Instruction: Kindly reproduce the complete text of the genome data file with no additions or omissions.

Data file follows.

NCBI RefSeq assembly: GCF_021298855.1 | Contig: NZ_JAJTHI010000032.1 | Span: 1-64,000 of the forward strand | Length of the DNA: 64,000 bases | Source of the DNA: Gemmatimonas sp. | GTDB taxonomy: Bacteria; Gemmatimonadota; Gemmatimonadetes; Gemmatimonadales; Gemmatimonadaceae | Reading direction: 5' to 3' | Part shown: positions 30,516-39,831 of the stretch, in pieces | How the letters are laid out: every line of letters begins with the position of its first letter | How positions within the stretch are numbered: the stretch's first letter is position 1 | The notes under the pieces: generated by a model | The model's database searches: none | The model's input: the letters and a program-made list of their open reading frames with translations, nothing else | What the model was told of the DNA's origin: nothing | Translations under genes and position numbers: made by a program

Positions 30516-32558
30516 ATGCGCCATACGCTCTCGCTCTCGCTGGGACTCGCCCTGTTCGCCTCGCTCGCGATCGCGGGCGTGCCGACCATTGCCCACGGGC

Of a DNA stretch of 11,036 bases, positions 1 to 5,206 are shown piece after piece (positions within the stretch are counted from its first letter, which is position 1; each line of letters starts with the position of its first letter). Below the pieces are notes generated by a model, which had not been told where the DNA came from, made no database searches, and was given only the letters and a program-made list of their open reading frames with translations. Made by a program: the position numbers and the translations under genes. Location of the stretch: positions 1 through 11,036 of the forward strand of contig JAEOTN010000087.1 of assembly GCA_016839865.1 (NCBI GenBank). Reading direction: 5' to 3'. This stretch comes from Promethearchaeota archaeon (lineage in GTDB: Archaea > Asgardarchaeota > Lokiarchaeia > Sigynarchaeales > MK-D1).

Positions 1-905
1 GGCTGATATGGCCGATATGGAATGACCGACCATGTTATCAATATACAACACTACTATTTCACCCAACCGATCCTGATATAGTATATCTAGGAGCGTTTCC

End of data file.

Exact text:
NCBI RefSeq assembly: GCF_021298855.1 | Contig: NZ_JAJTHI010000032.1 | Span: 1-64,000 of the forward strand | Length of the DNA: 64,000 bases | Source of the DNA: Gemmatimonas sp. | GTDB taxonomy: Bacteria; Gemmatimonadota; Gemmatimonadetes; Gemmatimonadales; Gemmatimonadaceae | Reading direction: 5' to 3' | Part shown: positions 30,516-39,831 of the stretch, in pieces | How the letters are laid out: every line of letters begins with the position of its first letter | How positions within the stretch are numbered: the stretch's first letter is position 1 | The notes under the pieces: generated by a model | The model's database searches: none | The model's input: the letters and a program-made list of their open reading frames with translations, nothing else | What the model was told of the DNA's origin: nothing | Translations under genes and position numbers: made by a program

Positions 30516-32558
30516 ATGCGCCATACGCTCTCGCTCTCGCTGGGACTCGCCCTGTTCGCCTCGCTCGCGATCGCGGGCGTGCCGACCATTGCCCACGGGC

Of a DNA stretch of 11,036 bases, positions 1 to 5,206 are shown piece after piece (positions within the stretch are counted from its first letter, which is position 1; each line of letters starts with the position of its first letter). Below the pieces are notes generated by a model, which had not been told where the DNA came from, made no database searches, and was given only the letters and a program-made list of their open reading frames with translations. Made by a program: the position numbers and the translations under genes. Location of the stretch: positions 1 through 11,036 of the forward strand of contig JAEOTN010000087.1 of assembly GCA_016839865.1 (NCBI GenBank). Reading direction: 5' to 3'. This stretch comes from Promethearchaeota archaeon (lineage in GTDB: Archaea > Asgardarchaeota > Lokiarchaeia > Sigynarchaeales > MK-D1).

Positions 1-905
1 GGCTGATATGGCCGATATGGAATGACCGACCATGTTATCAATATACAACACTACTATTTCACCCAACCGATCCTGATATAGTATATCTAGGAGCGTTTCC